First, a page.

Some of the findings of efforts to authenticate or debunk the Shroud of Turin, which allegedly covered the body of Jesus after his crucifixion:
A 1978 research team found that the shroud was not painted, stained or dyed and concluded that the bloodstains were real.
The cloth appears to be an authentic burial cloth that conforms to first century Jewish customs. A textile expert in 2002 identified the stitching as the same seen in a Jewish settlement in A.D. 74 and said that the weave was common in the first century but not the Middle Ages.
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Crease marks in the shroud suggest that it may be the same shroud exhibited in Constantinople in the early 1200s. Descriptions of the Constantinople shroud indicate that it was folded in a way consistent with the folds in the Turin shroud.
A Hungarian manuscript written in the 1190s contains illustrations of a shroud similar in appearance to the Turin shroud, including distinct burn holes that appear on the Shroud of Turin.
The man in the image has crucifixion wounds on the wrists, which is historically accurate. If the cloth were a medieval forgery, one might expect the wounds to be on the palms, as crucifixion was depicted in the Middle Ages.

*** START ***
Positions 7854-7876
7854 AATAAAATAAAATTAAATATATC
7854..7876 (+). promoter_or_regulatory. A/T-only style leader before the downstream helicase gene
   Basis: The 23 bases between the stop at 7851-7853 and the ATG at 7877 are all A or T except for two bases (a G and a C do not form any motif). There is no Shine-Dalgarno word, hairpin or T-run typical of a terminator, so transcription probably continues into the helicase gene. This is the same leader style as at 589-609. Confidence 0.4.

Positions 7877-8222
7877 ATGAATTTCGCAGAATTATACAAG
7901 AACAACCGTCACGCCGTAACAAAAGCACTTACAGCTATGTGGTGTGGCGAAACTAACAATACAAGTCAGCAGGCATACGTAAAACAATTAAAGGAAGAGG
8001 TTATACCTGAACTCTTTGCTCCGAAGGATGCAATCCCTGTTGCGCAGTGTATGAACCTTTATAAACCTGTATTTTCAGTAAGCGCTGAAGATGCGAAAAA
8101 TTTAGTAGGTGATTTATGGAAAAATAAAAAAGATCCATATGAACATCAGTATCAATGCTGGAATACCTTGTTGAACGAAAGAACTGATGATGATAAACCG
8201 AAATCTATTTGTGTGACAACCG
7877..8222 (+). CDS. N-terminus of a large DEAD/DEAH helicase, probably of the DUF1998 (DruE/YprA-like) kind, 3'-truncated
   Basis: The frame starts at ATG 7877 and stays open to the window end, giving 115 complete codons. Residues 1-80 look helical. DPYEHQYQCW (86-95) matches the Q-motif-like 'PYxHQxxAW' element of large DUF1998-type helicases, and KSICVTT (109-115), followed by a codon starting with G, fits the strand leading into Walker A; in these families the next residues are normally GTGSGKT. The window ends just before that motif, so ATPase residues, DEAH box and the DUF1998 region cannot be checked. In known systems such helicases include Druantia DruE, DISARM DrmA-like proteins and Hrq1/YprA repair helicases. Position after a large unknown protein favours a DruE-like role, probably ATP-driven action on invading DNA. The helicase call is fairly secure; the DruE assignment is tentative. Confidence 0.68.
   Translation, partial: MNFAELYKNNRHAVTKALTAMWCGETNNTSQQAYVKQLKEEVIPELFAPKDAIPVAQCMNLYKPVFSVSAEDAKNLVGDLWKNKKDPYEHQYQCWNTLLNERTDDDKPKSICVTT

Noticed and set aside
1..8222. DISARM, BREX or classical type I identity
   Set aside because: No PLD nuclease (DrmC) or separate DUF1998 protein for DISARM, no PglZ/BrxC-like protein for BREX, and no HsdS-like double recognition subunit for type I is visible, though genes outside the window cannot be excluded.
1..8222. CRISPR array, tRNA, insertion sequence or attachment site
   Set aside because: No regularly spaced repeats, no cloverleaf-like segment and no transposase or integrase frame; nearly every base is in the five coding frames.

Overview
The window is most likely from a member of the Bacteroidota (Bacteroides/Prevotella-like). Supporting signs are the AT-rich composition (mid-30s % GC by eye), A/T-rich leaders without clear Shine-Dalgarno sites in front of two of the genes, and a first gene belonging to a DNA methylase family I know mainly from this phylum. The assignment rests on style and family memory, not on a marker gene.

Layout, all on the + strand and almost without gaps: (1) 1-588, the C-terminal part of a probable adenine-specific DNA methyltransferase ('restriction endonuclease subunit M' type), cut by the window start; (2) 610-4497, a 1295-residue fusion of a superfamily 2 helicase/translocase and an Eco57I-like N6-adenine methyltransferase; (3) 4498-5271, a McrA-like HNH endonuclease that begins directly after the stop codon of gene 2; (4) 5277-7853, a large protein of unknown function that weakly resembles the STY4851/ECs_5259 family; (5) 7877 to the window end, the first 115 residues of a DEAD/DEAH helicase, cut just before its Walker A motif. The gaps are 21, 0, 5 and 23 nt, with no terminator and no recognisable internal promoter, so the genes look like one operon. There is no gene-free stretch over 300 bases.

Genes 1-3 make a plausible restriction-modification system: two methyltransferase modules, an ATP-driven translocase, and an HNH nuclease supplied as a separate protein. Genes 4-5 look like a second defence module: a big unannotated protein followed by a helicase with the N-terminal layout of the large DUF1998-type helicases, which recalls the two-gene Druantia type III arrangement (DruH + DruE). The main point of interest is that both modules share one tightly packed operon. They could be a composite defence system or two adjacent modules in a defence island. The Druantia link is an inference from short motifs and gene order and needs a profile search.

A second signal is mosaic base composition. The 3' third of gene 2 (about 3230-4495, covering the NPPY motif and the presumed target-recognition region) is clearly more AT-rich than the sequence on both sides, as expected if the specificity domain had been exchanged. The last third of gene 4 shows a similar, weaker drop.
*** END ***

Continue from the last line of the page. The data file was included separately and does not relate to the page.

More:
Radiocarbon dating by three separate labs placed the creation of the Shroud between 1260 and 1390.
An unbroken chain of custody dates the shroud to the 1300s in France -- a time frame that matches the radiocarbon dating.
Relic-viewing was a lucrative business in the Middle Ages, and pilgrims would have paid to view Christ's "burial cloth."
Medieval artists could have created the shroud by painting a model with red ochre, wrapping him in linen or using similar techniques.
Particles of paint found on the shroud suggest to some that paint was used to form the image.
Some say the blood tests were inconclusive; so-called blood stains could be traces of red ochre or iron oxide pigments from paint brushed onto the cloth by an artist.
The face and body are unnaturally elongated, typical of the artistic style of the Middle Ages.